Sievers, Marc Jonathan - Sultanate of Oman - July 2015



SUBJECT: Ambassadorial Nomination: Certificate of
Demonstrated Competence -- Foreign Service
Act, Section 304(a)(4)

POST: Sultanate of Oman

CANDIDATE: Marc Jonathan Sievers

Marc Jonathan Sievers, a career member of the Senior Foreign Service, class of Minister-Counselor, currently serves as Diplomat in Residence at the Washington Institute for Near East Policy in Washington, D.C., a position he has held since 2014. He is a two-time Deputy Chief of Mission in the Middle East, someone with very broad regional experience, as well as keen leadership and management skills. His work as Chargé d’Affaires in Cairo during a prolonged political crisis was praised for his attention to the security and protection of Embassy staff. His background and abilities make him well–qualified to serve as Ambassador to Oman.

Previously, Mr. Sievers served as Deputy Chief of Mission and Chargé d’Affaires at U.S. Embassy Cairo, Egypt (2011-2014), Political Minister Counselor U.S. Embassy Baghdad, Iraq (2010-2011), Political Counselor, U.S. Embassy Tel Aviv, Israel (2006-2010), Senior Advisor, Coalition Provincial Authority, Baghdad, Iraq (detail assignment in 2004), and Deputy Chief of Mission at U.S. Embassy Algiers, Algeria (2003-2006). Before that, he served as Deputy Director in the Bureau of Near Eastern Affairs Office of Syria, Jordan and Lebanon (2001-2003), Political Counselor, U.S. Embassy Riyadh, Saudi Arabia (1998-2001), and Deputy Political Counselor, U.S. Embassy Ankara, Turkey (1996-1998). He also was a Pearson Fellow with the U.S. House of Representatives (1994-1995). Mr. Sievers’ other assignments since joining the Department in 1981 include serving as Political Officer in the Office of Israel and Arab-Israeli Affairs, Deputy Political Counselor in Rabat, Political Officer in Cairo, Watch Officer in the Department’s Bureau of Intelligence and Research, and Consular Officer in Hong Kong.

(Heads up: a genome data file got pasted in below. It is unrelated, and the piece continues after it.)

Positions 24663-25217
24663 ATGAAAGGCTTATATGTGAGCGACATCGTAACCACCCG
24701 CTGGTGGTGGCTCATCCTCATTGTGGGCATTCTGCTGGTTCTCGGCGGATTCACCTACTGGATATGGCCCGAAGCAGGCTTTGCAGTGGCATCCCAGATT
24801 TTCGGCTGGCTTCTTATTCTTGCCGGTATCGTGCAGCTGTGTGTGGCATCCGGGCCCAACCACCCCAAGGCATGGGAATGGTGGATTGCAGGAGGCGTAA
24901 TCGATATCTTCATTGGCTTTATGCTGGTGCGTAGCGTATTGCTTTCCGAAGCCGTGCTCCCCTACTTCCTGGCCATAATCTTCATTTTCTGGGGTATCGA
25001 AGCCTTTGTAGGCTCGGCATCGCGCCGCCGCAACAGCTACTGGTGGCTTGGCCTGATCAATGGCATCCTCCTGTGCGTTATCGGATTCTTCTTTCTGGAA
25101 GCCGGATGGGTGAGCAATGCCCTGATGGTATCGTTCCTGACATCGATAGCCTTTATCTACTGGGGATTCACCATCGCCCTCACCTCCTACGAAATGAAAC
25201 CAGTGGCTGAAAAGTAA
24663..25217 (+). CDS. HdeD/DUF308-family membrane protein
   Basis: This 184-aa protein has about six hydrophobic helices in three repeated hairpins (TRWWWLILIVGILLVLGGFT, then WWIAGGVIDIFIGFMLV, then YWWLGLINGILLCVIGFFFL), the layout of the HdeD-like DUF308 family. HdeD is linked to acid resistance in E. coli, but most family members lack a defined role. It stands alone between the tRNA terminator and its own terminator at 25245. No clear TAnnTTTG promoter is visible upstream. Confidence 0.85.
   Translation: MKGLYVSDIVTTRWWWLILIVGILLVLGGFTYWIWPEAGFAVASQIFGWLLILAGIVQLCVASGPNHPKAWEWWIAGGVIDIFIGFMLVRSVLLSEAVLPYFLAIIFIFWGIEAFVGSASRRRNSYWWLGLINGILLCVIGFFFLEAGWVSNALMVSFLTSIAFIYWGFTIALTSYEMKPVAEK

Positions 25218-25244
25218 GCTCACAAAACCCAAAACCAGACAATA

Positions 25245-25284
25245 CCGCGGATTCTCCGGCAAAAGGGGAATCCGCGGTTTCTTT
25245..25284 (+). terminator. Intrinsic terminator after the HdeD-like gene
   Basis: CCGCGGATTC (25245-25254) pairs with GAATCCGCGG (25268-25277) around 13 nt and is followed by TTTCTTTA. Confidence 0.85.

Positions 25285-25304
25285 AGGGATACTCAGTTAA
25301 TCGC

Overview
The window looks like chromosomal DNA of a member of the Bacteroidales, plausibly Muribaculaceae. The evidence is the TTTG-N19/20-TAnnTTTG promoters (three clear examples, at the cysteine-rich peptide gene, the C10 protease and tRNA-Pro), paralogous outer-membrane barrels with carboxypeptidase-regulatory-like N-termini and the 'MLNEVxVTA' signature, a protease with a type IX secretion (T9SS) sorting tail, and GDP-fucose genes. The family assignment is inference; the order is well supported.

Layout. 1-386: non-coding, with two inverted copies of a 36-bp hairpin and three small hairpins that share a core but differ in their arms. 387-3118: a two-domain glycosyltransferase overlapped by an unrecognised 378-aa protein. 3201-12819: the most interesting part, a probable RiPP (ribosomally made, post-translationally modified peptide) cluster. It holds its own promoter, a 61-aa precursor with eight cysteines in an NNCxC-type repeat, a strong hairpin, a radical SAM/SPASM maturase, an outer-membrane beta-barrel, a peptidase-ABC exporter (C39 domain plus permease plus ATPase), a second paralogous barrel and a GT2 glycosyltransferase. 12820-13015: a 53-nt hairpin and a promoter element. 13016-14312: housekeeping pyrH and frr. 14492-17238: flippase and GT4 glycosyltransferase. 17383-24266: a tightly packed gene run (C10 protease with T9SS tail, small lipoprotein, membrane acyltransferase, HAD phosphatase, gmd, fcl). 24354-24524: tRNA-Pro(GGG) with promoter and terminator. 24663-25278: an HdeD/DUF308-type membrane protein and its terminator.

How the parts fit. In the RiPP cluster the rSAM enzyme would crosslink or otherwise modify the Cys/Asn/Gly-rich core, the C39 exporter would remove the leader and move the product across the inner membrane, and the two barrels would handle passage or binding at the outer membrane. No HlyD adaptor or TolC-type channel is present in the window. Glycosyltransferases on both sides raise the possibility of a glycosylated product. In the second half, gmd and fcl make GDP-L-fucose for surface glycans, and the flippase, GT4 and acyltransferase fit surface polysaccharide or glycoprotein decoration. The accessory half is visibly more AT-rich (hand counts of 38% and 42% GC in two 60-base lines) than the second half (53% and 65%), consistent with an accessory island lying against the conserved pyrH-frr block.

Mr. Sievers earned a B.A. from the University of Utah in 1978, and a M.I.A. from Columbia University in 1980. He has won numerous Department performance awards. His languages are Arabic, Hebrew, French and Turkish.